These areas are intended to address all facets of protecting organizations’ digital property and we can conclude by experience and practice that these are generally correct and appropriate areas of focus for most organizations.

The importance of the Defense in Depth strategy is that it creates redundant, complementary, and independent mechanisms that individually address a specific weakness while collectively providing a blanket of protection that is more effective or reliable than the sum of its parts.

“The key is creating multiple independent and redundant layers of defense to compensate for potential human and mechanical failures so that no single layer, no matter how robust, is exclusively relied upon.” – U.S.NRC

An appropriate analogy here would be the security of your home. To protect the front and back doors, you may install a dead-bolt and floodlights as a deterrent; locks installed on windows protect that point of entry. To keep the likes of Santa out of your house, you could seal off your chimney. Lastly, you may subscribe to a home security service which may leverage motion sensors and alarms in the event a window gets broken. It is also important to balance your defenses – meaning, there would be relatively no benefit to installing a second dead-bolt on your doors if you haven’t latched your windows. This latter concept is known as “Balanced Defense in Depth”.

As we are well aware, many homes with all of these layers of protection still get broken into and thieves remove valuables from within the home with relative ease. Similarly, in the world of data security, not only must we do what we can to keep the cybercriminals out, we need to take comparable measures to keep the data from getting out of the network (exfiltration) in the event the bad guys do get in. This example illustrates that you effectively need to double your protection, inbound and outbound.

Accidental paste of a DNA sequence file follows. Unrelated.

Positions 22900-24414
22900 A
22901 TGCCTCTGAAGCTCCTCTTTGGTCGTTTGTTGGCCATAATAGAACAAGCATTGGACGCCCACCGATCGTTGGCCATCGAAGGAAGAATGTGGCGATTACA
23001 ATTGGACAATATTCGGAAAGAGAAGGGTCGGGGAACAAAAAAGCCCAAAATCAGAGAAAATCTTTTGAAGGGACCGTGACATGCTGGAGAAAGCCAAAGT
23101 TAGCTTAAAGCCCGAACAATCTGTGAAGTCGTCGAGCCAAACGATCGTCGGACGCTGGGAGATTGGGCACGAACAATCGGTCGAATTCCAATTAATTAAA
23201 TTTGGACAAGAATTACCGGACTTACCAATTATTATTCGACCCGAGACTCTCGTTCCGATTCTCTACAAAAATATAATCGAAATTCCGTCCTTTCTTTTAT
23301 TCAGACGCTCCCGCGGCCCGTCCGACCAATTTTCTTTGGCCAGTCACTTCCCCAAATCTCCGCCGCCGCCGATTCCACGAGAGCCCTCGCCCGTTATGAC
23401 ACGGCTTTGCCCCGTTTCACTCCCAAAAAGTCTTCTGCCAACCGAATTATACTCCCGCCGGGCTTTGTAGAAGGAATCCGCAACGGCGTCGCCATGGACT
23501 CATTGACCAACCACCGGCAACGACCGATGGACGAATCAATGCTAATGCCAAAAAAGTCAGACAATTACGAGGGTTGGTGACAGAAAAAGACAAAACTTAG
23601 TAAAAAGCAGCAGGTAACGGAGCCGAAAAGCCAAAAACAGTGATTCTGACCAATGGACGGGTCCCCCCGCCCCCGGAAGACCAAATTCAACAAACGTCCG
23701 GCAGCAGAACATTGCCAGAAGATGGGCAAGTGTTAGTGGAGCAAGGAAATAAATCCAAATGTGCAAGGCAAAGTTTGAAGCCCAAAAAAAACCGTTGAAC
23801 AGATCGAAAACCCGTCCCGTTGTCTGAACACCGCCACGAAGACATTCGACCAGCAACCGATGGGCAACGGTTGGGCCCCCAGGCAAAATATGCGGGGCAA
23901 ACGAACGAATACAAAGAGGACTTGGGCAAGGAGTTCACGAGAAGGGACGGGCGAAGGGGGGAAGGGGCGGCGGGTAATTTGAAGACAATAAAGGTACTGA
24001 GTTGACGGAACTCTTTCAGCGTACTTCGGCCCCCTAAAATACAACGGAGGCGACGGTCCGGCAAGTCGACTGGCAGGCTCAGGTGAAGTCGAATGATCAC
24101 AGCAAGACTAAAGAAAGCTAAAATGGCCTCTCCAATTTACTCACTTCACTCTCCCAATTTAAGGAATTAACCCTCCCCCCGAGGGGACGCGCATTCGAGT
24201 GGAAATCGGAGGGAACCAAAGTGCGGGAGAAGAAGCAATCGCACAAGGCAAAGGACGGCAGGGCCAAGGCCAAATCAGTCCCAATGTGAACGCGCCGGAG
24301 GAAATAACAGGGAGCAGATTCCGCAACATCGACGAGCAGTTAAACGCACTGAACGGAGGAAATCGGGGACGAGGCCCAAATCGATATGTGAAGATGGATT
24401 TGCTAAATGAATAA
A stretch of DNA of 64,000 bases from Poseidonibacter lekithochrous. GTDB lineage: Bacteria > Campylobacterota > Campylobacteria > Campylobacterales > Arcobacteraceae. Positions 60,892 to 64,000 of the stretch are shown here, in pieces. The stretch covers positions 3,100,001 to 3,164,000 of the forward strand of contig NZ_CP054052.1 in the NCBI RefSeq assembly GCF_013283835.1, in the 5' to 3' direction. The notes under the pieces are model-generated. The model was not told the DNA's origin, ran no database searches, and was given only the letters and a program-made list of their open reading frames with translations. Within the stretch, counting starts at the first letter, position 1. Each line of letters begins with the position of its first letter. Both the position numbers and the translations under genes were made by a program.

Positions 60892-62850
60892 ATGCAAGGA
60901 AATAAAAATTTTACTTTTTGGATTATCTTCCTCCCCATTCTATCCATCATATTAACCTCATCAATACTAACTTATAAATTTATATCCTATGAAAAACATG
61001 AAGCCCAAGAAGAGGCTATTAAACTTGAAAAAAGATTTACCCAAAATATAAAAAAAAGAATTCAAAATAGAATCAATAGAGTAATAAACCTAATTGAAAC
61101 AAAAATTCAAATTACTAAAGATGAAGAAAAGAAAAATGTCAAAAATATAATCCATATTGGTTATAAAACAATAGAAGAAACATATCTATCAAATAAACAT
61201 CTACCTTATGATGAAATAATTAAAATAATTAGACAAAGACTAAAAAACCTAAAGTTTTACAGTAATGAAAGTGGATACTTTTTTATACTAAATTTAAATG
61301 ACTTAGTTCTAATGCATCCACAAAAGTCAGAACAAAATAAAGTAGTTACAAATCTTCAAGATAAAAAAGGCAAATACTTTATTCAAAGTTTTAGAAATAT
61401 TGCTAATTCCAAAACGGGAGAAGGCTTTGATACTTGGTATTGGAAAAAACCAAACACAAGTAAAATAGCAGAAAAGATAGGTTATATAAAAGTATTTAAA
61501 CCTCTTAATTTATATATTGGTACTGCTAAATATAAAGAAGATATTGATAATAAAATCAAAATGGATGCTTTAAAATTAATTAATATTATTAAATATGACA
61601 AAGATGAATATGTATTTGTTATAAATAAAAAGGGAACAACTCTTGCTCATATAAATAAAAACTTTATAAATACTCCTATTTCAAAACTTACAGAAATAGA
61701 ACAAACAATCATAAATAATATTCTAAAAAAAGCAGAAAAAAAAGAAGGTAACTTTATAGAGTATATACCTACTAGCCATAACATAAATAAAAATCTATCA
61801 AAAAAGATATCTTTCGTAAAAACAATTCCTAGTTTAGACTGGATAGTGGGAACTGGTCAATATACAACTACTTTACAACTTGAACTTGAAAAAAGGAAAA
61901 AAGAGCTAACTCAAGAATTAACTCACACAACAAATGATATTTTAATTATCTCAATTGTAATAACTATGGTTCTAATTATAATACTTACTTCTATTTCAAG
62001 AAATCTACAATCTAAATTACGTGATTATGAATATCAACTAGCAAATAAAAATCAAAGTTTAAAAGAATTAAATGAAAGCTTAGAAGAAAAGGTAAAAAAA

In light of the daunting list of holes you have to plug, it still isn’t enough. In fact, it is never enough. A simple fact is that you can never be fully secure as long as you have interconnected computing resources. The lists of items you read about are akin to the list of points within a house that should be addressed – we protect what we know. Doors, windows, the chimney equate to network ingress/egress points, endpoints, and the infrastructure. In a rather extreme example, it is possible for someone to tunnel in under your home and bypass the areas you’ve protected. This extreme example becomes a trivial one in the world of Cybersecurity protection as the list of entry points is virtually limitless given the quantity of devices, applications, software versions, and the human component (i.e. if a fully authorized admin decides to be complicit in a breach, there isn’t much you could have done to protect against that aside from your policies, procedures, technology, and monitoring).

A zero-day exploit is one that is not publically known, or newly identified to which there is no patch. The window of opportunity to leverage these vulnerabilities can last days, weeks, months, or {gasp!} years. For example, systems still running on Windows XP will remain vulnerable to any zero day exploit indefinitely, because Microsoft has discontinued support and will no longer provide patches. (Note: There are exceptions; for instance, the recent discovery of the FREAK vulnerability was so egregious and widespread that Microsoft developed a patch to protect the millions of remaining XP users.) The bad guys may not expose/act upon a zero-day exploit for several years, all the while using the opportunity to lay the groundwork and propagate agents before the hole is discovered. As we’ve learned, we can only block entry points that we know about.

Defense in Depth Layers

Do not lose hope! There are many things you and your organization can do to better position your defenses. Even though you will never be fully secure without an ongoing effort, having the proper strategy in place can mean the difference between being tomorrow’s headline and continuing your profitable growth.

Develop a Strategy